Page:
‘Brokeback’ cleared way in movies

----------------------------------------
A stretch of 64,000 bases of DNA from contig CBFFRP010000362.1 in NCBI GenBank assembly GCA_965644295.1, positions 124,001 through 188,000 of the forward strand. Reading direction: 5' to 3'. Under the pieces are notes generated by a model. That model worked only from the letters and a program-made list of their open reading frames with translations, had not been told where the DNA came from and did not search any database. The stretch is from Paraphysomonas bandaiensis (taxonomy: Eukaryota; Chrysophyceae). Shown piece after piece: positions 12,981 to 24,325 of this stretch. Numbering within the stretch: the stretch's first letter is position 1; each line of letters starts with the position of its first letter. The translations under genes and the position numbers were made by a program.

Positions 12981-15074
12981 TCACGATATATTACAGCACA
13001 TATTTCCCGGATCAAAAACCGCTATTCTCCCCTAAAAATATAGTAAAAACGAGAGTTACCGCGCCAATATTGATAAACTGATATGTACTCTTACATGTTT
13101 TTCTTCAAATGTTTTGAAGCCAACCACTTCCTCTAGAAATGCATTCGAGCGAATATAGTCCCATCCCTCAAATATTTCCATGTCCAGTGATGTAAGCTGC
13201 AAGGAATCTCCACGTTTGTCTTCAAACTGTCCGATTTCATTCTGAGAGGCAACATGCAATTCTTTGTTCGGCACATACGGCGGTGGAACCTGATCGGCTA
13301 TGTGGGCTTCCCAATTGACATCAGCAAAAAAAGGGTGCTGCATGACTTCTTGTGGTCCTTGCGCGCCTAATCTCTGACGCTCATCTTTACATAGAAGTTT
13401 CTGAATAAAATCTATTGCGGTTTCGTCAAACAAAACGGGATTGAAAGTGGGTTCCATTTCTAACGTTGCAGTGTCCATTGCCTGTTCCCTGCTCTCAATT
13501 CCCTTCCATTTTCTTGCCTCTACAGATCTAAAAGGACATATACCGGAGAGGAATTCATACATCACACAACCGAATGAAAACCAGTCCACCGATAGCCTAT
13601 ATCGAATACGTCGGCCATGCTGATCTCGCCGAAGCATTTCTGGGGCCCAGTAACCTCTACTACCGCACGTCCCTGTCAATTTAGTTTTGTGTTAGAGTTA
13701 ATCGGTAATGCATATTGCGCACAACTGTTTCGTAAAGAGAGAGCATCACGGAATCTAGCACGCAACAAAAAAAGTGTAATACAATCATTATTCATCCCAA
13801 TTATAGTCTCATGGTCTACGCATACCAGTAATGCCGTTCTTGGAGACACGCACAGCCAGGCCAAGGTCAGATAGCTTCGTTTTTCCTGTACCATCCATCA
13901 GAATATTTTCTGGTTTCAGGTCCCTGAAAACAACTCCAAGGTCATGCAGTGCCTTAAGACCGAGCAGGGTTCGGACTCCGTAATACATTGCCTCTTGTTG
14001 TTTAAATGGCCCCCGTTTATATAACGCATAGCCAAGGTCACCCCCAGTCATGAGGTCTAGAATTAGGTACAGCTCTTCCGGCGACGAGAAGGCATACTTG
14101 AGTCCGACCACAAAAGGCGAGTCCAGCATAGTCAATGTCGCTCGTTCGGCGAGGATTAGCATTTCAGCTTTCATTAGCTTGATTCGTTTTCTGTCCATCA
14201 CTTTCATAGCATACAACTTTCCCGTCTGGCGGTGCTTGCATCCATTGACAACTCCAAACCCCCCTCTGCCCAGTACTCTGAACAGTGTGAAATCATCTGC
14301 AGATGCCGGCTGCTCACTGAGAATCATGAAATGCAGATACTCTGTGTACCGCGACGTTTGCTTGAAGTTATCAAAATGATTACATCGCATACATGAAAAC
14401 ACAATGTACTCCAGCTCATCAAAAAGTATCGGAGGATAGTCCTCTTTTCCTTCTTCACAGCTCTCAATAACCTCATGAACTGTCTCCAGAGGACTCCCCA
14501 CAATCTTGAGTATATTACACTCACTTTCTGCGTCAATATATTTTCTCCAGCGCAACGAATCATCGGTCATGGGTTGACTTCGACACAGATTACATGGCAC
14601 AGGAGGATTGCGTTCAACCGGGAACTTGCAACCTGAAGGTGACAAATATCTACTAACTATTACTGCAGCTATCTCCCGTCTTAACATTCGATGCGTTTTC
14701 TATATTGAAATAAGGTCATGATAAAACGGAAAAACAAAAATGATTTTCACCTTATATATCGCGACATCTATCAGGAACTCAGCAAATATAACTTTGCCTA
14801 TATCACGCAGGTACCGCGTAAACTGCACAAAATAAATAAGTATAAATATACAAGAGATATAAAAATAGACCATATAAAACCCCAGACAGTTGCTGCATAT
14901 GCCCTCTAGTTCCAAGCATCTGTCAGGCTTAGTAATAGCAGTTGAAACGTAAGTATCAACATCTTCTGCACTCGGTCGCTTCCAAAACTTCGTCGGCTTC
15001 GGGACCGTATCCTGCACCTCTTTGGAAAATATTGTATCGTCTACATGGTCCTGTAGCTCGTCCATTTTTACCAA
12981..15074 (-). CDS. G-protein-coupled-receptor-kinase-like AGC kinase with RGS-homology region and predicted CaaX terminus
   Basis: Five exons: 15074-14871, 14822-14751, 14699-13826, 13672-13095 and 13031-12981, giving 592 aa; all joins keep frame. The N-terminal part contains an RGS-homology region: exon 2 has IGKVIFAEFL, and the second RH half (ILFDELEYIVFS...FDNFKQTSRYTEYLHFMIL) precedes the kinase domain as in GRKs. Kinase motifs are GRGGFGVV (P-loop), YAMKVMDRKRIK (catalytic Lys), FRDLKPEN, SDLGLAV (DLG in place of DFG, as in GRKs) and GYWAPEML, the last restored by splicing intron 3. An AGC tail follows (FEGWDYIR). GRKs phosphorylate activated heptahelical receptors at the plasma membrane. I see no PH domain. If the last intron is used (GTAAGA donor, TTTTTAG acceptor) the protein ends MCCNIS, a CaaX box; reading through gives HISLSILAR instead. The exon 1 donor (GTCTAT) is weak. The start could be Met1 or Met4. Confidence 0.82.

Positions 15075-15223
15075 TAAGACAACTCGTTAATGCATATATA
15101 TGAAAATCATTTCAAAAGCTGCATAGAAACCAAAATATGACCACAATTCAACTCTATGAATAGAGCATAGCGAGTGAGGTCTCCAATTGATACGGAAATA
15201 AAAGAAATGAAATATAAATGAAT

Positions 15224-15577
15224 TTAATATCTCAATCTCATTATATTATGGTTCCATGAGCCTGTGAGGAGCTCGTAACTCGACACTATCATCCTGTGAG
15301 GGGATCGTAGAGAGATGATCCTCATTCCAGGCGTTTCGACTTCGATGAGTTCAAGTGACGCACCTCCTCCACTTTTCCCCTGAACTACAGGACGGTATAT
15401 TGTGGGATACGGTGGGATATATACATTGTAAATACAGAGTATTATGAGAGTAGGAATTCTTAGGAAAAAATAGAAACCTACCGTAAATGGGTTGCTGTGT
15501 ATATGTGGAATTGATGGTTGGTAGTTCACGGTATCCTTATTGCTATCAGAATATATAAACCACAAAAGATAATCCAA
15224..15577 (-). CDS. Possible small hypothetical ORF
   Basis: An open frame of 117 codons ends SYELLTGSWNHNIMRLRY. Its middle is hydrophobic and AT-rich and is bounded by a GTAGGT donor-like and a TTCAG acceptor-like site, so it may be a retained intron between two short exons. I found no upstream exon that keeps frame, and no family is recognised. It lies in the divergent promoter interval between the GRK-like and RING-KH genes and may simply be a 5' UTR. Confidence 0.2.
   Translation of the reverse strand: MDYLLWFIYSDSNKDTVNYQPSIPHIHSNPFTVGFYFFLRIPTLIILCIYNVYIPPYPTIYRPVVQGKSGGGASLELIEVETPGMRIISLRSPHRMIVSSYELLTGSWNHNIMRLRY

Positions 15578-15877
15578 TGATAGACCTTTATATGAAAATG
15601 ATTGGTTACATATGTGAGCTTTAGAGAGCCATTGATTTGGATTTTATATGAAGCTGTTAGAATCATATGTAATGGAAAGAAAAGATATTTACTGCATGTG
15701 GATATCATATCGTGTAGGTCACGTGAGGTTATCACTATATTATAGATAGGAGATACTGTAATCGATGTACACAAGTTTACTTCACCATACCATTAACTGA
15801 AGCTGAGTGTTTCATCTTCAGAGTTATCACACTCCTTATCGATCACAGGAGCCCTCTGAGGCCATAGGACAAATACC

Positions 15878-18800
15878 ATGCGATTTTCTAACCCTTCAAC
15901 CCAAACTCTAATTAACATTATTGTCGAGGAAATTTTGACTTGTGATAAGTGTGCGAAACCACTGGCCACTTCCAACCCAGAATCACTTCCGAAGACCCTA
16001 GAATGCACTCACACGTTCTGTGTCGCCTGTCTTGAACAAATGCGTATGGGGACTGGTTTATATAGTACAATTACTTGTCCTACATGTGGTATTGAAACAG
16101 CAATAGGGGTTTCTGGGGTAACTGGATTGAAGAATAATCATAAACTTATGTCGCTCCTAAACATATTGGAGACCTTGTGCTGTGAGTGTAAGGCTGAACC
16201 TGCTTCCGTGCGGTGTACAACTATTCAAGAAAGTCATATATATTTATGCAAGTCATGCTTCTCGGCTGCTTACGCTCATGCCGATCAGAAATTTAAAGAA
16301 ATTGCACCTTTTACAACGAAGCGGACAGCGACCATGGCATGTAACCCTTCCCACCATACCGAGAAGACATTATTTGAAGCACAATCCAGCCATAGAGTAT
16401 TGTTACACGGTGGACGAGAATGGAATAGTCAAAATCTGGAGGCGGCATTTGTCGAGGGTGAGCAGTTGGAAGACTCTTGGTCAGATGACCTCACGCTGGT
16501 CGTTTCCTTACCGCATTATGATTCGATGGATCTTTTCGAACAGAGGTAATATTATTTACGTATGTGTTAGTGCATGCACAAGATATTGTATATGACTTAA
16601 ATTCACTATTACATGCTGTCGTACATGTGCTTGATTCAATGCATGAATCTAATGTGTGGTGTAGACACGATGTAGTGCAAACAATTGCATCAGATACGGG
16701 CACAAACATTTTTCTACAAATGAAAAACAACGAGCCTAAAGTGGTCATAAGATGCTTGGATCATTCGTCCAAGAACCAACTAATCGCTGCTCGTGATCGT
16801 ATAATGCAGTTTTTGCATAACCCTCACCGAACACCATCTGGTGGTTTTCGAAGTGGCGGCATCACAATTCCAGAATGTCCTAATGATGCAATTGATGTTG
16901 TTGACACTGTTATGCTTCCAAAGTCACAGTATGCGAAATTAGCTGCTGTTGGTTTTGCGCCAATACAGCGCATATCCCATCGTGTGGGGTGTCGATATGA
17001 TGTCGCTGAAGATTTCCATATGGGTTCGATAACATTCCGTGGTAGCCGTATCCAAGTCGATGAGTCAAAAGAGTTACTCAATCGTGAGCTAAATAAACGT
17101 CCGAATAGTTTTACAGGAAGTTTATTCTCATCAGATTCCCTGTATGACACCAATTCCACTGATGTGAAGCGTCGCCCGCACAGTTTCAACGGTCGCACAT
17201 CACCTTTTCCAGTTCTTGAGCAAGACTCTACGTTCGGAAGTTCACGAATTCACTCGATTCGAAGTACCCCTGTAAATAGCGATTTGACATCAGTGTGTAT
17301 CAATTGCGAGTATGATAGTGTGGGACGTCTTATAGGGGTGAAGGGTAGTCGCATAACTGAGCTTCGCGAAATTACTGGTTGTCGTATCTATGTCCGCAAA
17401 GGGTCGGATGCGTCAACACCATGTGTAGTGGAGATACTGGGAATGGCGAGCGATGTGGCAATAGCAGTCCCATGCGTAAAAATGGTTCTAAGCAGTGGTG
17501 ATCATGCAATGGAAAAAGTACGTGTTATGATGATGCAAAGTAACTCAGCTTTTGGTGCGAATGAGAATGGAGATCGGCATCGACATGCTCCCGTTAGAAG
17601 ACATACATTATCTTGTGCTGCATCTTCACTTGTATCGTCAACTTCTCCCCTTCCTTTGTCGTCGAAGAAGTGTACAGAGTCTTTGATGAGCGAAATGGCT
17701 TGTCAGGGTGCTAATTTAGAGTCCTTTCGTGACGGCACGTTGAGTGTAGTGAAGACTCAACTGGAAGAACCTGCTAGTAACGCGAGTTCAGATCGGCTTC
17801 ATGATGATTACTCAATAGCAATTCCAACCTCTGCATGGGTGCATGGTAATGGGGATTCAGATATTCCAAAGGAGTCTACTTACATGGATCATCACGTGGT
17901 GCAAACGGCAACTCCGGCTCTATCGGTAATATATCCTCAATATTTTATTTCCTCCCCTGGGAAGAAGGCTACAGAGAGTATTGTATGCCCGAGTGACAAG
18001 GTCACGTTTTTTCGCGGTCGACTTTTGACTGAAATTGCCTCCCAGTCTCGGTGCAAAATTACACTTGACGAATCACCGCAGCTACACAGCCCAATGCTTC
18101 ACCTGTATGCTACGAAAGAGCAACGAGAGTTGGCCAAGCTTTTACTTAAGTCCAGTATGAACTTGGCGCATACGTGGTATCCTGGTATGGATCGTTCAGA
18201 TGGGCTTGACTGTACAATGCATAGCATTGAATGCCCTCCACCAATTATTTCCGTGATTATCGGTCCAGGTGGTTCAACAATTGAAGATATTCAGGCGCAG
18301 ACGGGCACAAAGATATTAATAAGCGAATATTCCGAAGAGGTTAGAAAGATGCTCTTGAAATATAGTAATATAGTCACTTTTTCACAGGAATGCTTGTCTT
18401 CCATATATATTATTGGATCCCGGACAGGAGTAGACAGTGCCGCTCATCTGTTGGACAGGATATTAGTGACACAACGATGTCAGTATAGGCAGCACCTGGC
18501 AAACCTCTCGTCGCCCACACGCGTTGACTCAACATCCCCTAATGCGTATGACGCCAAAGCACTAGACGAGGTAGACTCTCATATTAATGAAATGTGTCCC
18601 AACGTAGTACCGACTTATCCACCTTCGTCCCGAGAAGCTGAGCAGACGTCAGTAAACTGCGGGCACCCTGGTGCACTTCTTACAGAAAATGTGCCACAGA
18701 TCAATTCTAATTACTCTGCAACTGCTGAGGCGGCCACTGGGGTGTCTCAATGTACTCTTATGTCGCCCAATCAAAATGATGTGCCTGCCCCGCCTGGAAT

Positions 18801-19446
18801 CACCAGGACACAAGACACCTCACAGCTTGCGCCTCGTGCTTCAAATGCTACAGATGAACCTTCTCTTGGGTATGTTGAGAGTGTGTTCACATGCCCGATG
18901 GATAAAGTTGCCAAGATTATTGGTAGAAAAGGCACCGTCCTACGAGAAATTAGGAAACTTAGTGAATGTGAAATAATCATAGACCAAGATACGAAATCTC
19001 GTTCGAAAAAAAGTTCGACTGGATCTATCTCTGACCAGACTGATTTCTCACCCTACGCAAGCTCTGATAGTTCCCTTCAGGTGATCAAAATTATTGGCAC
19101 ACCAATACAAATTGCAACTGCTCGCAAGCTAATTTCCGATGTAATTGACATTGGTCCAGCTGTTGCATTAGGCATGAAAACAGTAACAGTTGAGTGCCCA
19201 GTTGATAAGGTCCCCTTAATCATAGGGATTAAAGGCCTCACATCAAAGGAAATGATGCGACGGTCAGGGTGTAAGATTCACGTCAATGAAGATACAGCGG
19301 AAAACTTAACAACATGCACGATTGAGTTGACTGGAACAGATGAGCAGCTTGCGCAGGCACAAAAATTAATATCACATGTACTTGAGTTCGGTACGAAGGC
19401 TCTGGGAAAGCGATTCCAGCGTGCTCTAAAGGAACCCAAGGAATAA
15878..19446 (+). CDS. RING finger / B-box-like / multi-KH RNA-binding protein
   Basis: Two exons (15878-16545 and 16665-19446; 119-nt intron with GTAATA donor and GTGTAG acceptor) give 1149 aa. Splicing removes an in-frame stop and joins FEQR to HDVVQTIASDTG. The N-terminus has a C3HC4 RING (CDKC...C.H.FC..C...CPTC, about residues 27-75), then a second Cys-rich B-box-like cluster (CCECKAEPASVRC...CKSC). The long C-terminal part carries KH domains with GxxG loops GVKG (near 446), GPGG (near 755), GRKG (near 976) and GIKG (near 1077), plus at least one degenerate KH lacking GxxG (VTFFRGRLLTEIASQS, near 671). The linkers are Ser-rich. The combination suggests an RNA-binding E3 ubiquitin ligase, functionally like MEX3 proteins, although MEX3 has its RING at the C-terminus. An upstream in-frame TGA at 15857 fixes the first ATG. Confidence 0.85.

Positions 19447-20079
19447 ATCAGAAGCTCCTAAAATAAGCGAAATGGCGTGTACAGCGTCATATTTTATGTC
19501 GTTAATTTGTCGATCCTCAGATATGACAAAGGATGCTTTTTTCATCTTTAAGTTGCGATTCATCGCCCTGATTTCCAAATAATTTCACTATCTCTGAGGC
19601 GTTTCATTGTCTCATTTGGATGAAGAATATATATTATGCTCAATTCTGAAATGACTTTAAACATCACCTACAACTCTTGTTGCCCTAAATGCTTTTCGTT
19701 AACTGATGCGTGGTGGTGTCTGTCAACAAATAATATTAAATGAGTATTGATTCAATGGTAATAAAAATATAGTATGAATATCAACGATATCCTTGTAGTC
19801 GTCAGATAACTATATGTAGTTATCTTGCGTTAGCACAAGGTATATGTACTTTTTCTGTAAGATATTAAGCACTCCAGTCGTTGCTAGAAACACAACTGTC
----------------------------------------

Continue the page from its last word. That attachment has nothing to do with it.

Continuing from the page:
first_imgDistributor TLA Releasing will expand “Gay Movie” to San Francisco, Philadelphia and Pasadena this weekend, then to 10 other cities on Aug. 11, with the hope that good word-of-mouth will lead to an even wider release. Writer-director Todd Stevens, who made the movie for $500,000, is hoping for box office success but isn’t counting on much crossover appeal. “I didn’t even try to cross over with this film,” Stevens said. “I just went all out with the raunchiness and the gayness of it. I didn’t want to hold back for the audience that I made it for.” In contrast, the gay love story “Adam & Steve,” which TLA Releasing distributed earlier this summer, was not at all sexually explicit. Even the kisses between its two openly gay leading men, Craig Chester and Malcolm Gets, were rather tame compared with the “Brokeback” smooches. “Adam & Steve,” out on DVD on Tuesday, earned $320,000 during its theatrical run. The film also co-starred indie-favorite Parker Posey and former “Saturday Night Live” star Chris Kattan. “We had more of a mainstream approach for that film due to the talent involved,” said Lewis Tice of TLA Releasing. “We opened in 11 markets out of the gate, and that gamble really paid off because the first few weeks, it did gangbusters.” Regent Releasing, which is distributing “Shocked” and will release “Poster Boy” next weekend, also has the gay comedy “The Mostly Unfabulous Social Life of Ethan Green” still in theaters. “Unfabulous” is now in its eighth week of release and had grossed $113,153 million as of Sunday. But many gay films have trouble being booked anywhere except at art house theaters because they lack backing such as that “Brokeback” got from Universal Pictures’ specialty film division Focus Features. “The average multiplexes at the neighborhood malls are making their decisions pretty much on supply from major studios,” said Regent Releasing founder and chairman Paul Colichman, producer of “Gods and Monsters,” “Tom & Viv” and other indie films. “If major studios are marketing a film with major stars, they’ll probably take it. They take what is given to them, more or less. For a gay indie film theatrically, the art houses are critically important.” Maria Maggenti, whose first lesbian film, “The Incredibly True Adventure of Two Girls in Love,” had a successful theatrical run 10 years ago, is hoping her second big-screen directorial effort, “Puccini for Beginners,” will have similar good fortune. But she is anything but overconfident. “I think society at large has become more accepting in a lot of ways in terms of mainstream media. But the film business, in terms of distribution outlets, has shrunk, so it’s a lot harder,” she said. Still, Colichman said any kind of buzz from a theatrical run or film festival can set a movie up well for ancillary markets as DVD and video on demand. Regent Releasing will debut “Shocked” simultaneously on its Here! pay television channel and in its limited theatrical run. “As long as people are seeing the product, it doesn’t make a difference if they are seeing it on their computer, cell phone or cable or satellite feed for TV,” Colichman said. [email protected] (818)713-3758160Want local news?Sign up for the Localist and stay informed Something went wrong. Please try again.subscribeCongratulations! You’re all set! AD Quality Auto 360p 720p 1080p Top articles1/5READ MOREFrumpy Middle-aged Mom: My realistic 2020 New Year’s resolutions. Some involve doughnuts.“There was a huge fear or belief that you couldn’t tell a story with a gay hero and have it make money. A well-made movie with a good story trumps everything. It’s not just a victory for gay rights; it’s a victory for humanity.” “Brokeback,” which received an Oscar nomination this year for Best Picture, did something no other same-sex love story had ever done before: It crossed over to the mainstream and grossed $83 million domestically. The question now is when, or if, another gay film will achieve similar commercial success. As executive director of Outfest, one of the largest gay and lesbian film festivals in the U.S., Stephen Gutwillig has seen the fortunes of the genre ebb and flow since he began in 1999. But he sees an upswing on the horizon. “I’m optimistic because `Brokeback Mountain” is no harder to replicate than any other great movie that Hollywood has produced,” he said. “No one really knows how to do it, but they will never stop trying and will succeed every now and then. This particular film has simply broadened their definition of what a great American film can be and what a highly profitable film can be.” Where “Brokeback” aimed high artistically, the raucous “Gay Movie” aims strictly for “American Pie”-type laughs. It opened in just two theaters last Friday – one in Los Angeles and one in New York – and made $16,000 per screen. After Heath Ledger and Jake Gyllenhaal as cowboy lovers in “Brokeback Mountain,” there has been no shortage of gay characters on the big screen this summer. This weekend alone, Robin Williams plays a gay man in “The Night Listener,” opening wide Friday, and gay characters are front and center in the limited releases “Quinceanera” and “Shock to the System: A Donald Strachey Mystery.” In addition, the rowdy indie comedy “Another Gay Movie” begins the second weekend of its run, and the gay love story “Vacationland” opened in New York on Wednesday. Meanwhile, the indie films “Little Miss Sunshine” and “The Groomsmen” feature Steve Carell and John Leguiizamo, respectively, in major gay roles central to the plot. “`Brokeback Mountain’ broke down barriers that have existed for a long time,” said actor Chad Allen, the openly gay actor who stars as a gay detective in “Shock to the System.” last_img